Skyline of Richmond, Virginia

TaxpDeductible Invasions

03.31.11

by Walter Brasch
Millions of Americans gave George W. Bush unquestioned support when he diverted personnel and resources from the war against al-Qaeda and Osama bin Laden to invade Iraq.

Several million fewer opposed the invasion, stating that the primary mission was to destroy the enemy hiding in Afghanistan that destroyed a part of America and not to expand the war. At first, President Bush claimed that Iraq had weapons of mass destruction, capable of destroying Israel and, if placed aboard cargo vessels, could be launched at the east coast of the U.S. When that explanation fizzled, Bush said the invasion was to remove a dictator. Soon, “Regime Change” was the buzz phrase of the month.

Flash forward eight years. Different president. Different country. Same kind of dictatorship. This time, the conservatives have loudly cried that Barack Obama should not have launched missiles at Libya. And many liberals, while protesting expansion of war, were now facing other liberals who supported President Obama’s mini-war of helping oppressed people. The Iraq war has now cost American taxpayers more than $ 780 billion. The two-week (so far) war against Libya has now cost almost $750 million, most of it for Tomahawk missiles.

What’s a president to do? The president’s party spends millions of dollars on polls, none of which are reliable. The president is then forced to put his finger into the wind to see what the voters want—and then does what he wants to do anyway.
Whatever he does will be met by hostility on one side and near-blind support on the other. However, there is a solution. Tax checkoff.

No, that’s not like a distant cousin of the Russian short story writer. It’s a way for the President and the taxpayers to get the biggest bang for their buck.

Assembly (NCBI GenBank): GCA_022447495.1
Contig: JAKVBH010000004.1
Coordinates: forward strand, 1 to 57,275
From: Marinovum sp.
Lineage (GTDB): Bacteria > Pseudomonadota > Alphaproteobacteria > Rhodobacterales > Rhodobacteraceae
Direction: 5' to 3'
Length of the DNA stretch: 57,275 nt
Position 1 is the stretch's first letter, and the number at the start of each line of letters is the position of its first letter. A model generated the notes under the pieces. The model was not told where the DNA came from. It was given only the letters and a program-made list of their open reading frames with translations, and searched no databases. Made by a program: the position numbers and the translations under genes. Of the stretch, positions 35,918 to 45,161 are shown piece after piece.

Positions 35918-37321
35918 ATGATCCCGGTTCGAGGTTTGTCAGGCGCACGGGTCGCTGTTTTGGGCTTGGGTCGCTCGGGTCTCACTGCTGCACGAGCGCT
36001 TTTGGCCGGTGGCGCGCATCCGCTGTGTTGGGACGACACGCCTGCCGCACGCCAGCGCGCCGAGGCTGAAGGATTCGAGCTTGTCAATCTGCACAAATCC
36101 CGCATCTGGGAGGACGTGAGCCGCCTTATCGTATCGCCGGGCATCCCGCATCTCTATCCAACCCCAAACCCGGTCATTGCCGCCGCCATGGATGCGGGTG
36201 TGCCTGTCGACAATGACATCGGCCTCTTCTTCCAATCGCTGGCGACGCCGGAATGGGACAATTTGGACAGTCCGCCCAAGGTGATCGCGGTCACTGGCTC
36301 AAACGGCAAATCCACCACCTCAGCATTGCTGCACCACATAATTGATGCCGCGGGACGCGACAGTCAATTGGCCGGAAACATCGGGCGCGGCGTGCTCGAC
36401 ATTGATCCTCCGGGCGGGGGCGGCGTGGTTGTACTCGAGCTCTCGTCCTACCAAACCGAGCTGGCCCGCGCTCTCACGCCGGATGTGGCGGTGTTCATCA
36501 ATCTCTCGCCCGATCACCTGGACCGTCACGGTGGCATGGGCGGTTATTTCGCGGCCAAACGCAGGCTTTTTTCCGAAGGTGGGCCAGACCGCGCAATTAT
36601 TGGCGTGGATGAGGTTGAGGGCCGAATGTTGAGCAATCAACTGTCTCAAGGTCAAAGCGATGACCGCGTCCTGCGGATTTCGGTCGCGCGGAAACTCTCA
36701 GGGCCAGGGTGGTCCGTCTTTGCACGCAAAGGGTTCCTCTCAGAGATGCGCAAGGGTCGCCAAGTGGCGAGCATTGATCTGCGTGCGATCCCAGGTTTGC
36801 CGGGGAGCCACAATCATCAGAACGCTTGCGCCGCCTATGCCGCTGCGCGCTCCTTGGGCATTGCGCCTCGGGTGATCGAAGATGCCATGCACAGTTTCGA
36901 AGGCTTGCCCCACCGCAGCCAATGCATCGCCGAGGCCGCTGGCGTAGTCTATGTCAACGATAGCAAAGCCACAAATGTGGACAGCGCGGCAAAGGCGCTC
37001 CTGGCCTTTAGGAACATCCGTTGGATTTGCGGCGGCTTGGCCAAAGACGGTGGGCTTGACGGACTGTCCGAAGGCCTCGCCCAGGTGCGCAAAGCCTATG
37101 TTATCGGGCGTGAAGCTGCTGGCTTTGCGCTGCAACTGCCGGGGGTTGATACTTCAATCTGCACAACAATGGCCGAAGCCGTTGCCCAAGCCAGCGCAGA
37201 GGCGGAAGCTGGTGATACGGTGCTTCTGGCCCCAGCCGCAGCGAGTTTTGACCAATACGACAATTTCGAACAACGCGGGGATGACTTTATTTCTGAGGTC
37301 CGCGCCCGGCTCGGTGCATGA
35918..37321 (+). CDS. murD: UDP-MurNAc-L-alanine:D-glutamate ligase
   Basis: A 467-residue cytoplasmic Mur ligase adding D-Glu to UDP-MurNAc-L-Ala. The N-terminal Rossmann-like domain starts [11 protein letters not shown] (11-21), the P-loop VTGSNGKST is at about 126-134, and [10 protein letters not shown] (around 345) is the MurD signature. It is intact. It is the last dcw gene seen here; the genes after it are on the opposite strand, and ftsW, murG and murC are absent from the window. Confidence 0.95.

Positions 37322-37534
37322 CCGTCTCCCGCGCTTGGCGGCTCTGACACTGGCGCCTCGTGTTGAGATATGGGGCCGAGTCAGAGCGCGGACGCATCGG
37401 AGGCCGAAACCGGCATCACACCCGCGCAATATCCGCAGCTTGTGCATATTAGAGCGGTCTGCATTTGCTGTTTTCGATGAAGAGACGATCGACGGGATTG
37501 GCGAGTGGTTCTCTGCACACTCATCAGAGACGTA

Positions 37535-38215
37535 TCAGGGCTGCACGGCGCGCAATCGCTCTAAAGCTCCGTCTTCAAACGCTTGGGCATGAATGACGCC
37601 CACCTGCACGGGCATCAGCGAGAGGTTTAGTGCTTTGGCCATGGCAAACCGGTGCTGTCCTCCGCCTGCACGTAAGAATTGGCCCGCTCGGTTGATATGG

Let’s say that a president decides he wants to invade some hostile foreign country—Canada, for example. Instead of going into the War Room with his military leadership and plotting how best to meet the strategic, tactical, and political goals of an invasion, he stops for two weeks.

During the first week, all Americans would be sent an email, asking them if they support the invasion of the country that sends Arctic Clippers to the U.S. during Spring. At the end of that week, voting stops. Now, let’s say that 40 percent of Americans think invading Canada is important and the prudent thing to do, but 43 percent oppose it. (The other 17 percent would still be trying to find out why their computers crashed.)

Normally, the president would say that most Americans don’t want to invade Canada and might listen to them. But, the 40 percent are vigorous in their beliefs. No problem.

On the next paycheck will be a question. “Do you support committing American troops to invade Canada, and stopping Arctic Clippers?” Those who answer “yes” will then be assessed a proportion for the costs of that invasion, putting their wallets and purses where their mouths are. If 60 million Americans want war, and the cost is a mere $300 million a week, then each supporter would have about $5 per week deducted from his or her paycheck. It’d hardly be noticeable. Of course, there might be a $5 surcharge for the cost of burying the dead, treating the wounded, and long-term physical and mental rehabilitation. But, hey, even at $10 a week, war is rather cheap. And, most important, all of it is tax-deductible.